UQ research gets a smart boost

8 May 2007

Needle-free injections and making electricity from sewage are just two examples of innovative University of Queensland research to receive almost $5 million in funding over the long weekend. 

Announced as part of the latest round of the Queensland Government's $200 million Smart State Innovation Funding Program, four projects led by UQ researchers have received $4.859 million in Innovation Project Funds. 

Professor Mark Kendall, from UQ's Australian Institute for Bioengineering and Nanotechnology, has received $1.24 million to further develop his research into nanopatches that could replace needles. 

Professor Kendall said the patch contained tiny projections that when applied to the skin would deliver the vaccine to target cells below the surface. 

The funding comes on top of Professor Kendall's Smart State Senior Fellowship, which he received last year. 

MedTeQ, an international research partnership led by UQ, will receive $2 million to create the next generation of medical imaging and monitoring systems.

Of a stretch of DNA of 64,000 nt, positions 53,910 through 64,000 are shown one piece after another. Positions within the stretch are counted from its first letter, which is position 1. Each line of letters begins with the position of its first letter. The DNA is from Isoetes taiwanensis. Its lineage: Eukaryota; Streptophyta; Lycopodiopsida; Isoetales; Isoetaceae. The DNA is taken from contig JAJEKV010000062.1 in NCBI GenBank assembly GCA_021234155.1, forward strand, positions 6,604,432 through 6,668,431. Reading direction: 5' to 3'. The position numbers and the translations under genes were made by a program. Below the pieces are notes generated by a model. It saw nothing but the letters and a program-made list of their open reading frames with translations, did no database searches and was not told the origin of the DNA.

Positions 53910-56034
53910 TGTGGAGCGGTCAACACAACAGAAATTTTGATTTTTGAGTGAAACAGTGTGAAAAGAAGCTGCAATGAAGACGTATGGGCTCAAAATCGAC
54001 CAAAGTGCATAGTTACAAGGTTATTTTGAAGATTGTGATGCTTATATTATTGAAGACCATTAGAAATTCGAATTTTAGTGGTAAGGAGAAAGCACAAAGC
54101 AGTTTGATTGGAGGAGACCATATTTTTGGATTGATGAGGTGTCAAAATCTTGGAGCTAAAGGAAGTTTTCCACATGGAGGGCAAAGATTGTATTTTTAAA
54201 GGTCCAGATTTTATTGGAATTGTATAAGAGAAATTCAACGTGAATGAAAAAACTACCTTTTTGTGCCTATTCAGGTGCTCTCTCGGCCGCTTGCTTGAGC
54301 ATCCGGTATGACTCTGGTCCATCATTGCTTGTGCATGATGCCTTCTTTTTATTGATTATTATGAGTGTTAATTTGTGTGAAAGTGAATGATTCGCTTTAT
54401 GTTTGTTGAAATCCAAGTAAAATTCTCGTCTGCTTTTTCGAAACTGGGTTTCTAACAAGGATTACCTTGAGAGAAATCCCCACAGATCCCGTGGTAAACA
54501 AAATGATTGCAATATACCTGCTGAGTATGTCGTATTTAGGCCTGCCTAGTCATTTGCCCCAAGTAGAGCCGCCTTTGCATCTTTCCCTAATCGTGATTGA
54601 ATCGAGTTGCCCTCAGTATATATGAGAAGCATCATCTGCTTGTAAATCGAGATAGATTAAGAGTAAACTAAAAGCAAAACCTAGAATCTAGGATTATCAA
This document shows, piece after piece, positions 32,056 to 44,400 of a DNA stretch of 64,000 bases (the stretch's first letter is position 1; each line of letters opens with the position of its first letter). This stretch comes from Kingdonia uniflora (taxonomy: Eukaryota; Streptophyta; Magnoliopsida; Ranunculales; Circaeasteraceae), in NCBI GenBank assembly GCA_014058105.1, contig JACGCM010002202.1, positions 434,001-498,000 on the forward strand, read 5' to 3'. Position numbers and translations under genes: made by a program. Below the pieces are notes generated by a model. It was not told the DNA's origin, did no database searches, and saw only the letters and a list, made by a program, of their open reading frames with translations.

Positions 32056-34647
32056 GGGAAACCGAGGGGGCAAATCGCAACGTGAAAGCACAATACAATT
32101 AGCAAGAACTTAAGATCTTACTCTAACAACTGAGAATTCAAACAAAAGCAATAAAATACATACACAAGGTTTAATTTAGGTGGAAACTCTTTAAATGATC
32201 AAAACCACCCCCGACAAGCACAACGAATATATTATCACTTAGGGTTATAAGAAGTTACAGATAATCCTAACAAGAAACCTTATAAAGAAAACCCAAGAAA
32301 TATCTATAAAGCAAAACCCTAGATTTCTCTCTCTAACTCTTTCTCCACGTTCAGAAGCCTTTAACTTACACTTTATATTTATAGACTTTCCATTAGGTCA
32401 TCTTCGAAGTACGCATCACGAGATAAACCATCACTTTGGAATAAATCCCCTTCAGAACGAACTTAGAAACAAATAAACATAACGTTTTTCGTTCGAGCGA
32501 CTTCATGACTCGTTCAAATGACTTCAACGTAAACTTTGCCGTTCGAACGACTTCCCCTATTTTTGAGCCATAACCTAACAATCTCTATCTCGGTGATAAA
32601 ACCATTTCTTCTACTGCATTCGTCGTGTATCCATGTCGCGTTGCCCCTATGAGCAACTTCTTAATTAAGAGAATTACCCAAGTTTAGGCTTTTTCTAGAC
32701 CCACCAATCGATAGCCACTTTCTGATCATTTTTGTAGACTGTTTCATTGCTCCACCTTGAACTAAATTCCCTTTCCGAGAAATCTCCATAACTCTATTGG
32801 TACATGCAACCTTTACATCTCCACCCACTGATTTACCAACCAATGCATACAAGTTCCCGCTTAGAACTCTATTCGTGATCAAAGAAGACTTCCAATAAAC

MedTeQ director Professor Stuart Crozier, from UQ's School of Information Technology and Electrical Engineering, said the project aims to improve health care efficiency through faster diagnosis of select cancers and cardiopulmonary diseases. 

Professor Melissa Little, from UQ's Institute of Molecular Bioscience, will receive $1 million to further her research into cell-based regenerative therapies for chronic kidney disease. 

Professor Little said the aim of the research is to enable repair to damaged kidneys and is expected to be more effective than current treatment such as dialysis. 

Dr Damien Batstone, from UQ's Advanced Wastewater Management Centre, will receive $619,000 to develop better technology for organic solids handling. 

Dr Batstone said this technology could be widely applied across rural Queensland, benefiting a potential 2.5 million people by reducing the amount of energy it takes to process waste as well as using the biosolids to produce enough energy from large communities to power almost 600 households.